By Blogger alvin, at 7/14/2008 8:56 PM  

  • Condemnation and death. ;-)

    By Blogger Katherine Gunn, at 7/15/2008 3:40 AM  

  • Alvin, I regret that I continue to provide you with opportunity to vent that loving neutrality that adorns you so well. There are some people that you really have to take a long time to get to know - but you seem to wear the cut of your jib on your sleeve, and I am thankful for that.

    On that final day we shall know whether Calvin was [1] the man that his detractors painted, and repainted to be, [2] the man that history records him to be, or [3] a little of both, or perhaps even [4] nothing like we have heard. Until then I reserve judgment and respect history.

    When I say I have not read much Calvin, that is not to say that I am unaware of the historical Calvin, or even of the many slanders leveled against him. It is to say that I don't bother studying his theology.

    But as I said, I am not here to defend a man who has been dead for 500 years, against allegations which originated halfway between his death and today, and have never been substantiated. I consider it a noble thing to give even the dead the benefit of the doubt. Given therefore that I respect valid history, and that I know the value of an unsubstantiated rumor, and given that real history is readily available to anyone who cares to look and discern the one from the other - I see no reason to come to Calvin's defense - even if I do see cause to caution you in venting.

    By Blogger Daniel, at 7/15/2008 9:10 AM  

  • Good Morning Rose

    Daniel, when you go on and on about what a great man John Calvin is and then don't expect someone to give you a challenge on the beautiful picture your painting your kidding yourself. All that I gave was documented, and could have given lots more even from your own side. All I did was balance your beautiful picture with the facts.
    LOL it amazes me that you think you could come on a non-Calvinist site and sing the praises of Calvin and have everyone joining in the chorus. You must have quite the sense of humor.

    The verdict of the non-Calvinist historians is unanimous.
    The respected Lutheran historian, John Mosheim (1694-1755), judged in favor of Servetus. (Schaff, History, vol. 3, p.684)
    The English historian Gibbon remarked: “I am more deeply scandalized at the single execution of Servetus than at the hecatombs which have blazed in the Auto da Fes of Spain and Portugal. The zeal of Calvin seems to have been envenomed by personal malice, and perhaps envy.” (Gibbon, vol. 3,p.314)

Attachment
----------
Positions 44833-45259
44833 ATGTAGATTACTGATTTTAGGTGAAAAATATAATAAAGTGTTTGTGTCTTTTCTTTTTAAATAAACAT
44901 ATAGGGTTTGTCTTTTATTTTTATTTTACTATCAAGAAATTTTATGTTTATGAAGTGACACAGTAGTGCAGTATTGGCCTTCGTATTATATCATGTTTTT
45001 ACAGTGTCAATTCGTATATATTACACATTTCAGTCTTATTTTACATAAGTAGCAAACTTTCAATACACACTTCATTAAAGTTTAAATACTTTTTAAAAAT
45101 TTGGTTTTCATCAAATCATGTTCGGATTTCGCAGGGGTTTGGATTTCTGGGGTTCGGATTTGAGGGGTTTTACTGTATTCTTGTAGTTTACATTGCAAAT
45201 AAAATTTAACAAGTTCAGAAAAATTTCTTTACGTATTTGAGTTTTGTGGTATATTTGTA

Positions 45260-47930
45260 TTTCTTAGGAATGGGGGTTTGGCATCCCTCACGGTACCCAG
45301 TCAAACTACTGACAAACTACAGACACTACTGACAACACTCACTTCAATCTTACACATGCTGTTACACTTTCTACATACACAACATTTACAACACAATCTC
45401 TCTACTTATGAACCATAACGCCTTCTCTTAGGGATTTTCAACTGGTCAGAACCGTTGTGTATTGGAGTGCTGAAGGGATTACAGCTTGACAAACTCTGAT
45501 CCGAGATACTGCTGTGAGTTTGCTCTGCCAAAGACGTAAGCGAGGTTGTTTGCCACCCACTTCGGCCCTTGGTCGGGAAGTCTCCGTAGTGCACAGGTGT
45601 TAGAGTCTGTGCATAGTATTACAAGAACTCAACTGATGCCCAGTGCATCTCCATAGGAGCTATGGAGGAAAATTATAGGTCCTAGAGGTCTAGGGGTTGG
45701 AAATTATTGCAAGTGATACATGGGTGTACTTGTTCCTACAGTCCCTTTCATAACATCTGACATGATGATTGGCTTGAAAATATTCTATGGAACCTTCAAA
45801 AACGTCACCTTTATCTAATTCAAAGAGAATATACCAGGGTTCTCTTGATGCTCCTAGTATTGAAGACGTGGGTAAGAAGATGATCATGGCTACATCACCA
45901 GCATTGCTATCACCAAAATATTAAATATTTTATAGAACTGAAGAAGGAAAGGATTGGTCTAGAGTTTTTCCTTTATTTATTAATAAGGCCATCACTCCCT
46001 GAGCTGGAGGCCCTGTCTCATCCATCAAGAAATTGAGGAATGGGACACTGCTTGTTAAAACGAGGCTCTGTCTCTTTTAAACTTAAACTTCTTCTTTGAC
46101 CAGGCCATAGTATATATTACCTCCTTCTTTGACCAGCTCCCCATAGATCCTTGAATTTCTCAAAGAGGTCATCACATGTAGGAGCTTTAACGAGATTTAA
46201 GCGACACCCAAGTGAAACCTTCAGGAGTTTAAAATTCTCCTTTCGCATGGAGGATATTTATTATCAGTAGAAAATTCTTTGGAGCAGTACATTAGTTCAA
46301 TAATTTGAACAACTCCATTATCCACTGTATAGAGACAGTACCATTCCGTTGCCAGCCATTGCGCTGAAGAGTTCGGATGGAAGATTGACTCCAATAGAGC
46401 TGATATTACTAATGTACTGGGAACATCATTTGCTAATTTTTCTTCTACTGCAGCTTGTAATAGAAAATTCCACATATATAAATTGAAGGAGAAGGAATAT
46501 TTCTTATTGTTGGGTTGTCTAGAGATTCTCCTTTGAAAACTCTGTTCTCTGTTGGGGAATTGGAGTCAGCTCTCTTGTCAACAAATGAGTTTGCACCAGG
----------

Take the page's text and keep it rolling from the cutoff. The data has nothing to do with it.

And the Baptist historian William Jones, although acknowledging “many doctrinal sentiments in common with Calvin,” nevertheless said: “I strenuously deprecate every attempt to palliat the enormity of Calvin’s conduct.” (Jones, vol. 2, pp.238,239)
    But it is not just non-Calvinists who have condemned Calvin, for even Calvinists themselves acknowledge his guilt:
    When all is understood, admires of Calvin must still look upon it with shame. (McNeil,p.347)
    In our judgment Calvin was guilty of sin. (Bratt, Teachings of Calvin, p.41)
    There can be no doubt that Calvin beforehand, at the time, and after the event, explicitly approved and defended the putting him to death, and assumed the responsibility of the transaction. (Cunningham, Reformers, pp. 316-317)
    In 1903, some remorseful European Calvinists erected a monument to Servetus on which they engraved:
    On October 27, 15533, died at the stake at Champel, Michael Servetus, of Villeneuve d’Aragon, born September 29, 1511. Reverent and grateful sons of Calvin, our great Reformer, but condemning and error which was that of his age, and steadfastly adhering to liberty of conscience according to the true principles of the Reformation and of the gospel, we erected this monument, on the 27th of October, 1903. (Quoted in Augustus H. Strong, Systematic Theology (Valley Forge Judson Press, 1907),p.778)
    documented

    alvin

    By Blogger alvin, at 7/15/2008 10:19 AM  

  • Kathreie,
    Thank you. I am not so sure I agree with you cuz it seems to me that in the beginning of verse 10 we have the 'saved from condemnation" referred to in the 'justification' but then it says 'much more' implying he is talking about more than being 'saved from condemnation.' Anyways, thanks for your visit! Your comments are appreciated. :~)

    By Blogger Rose~, at 7/15/2008 10:34 AM  

  • Alvin,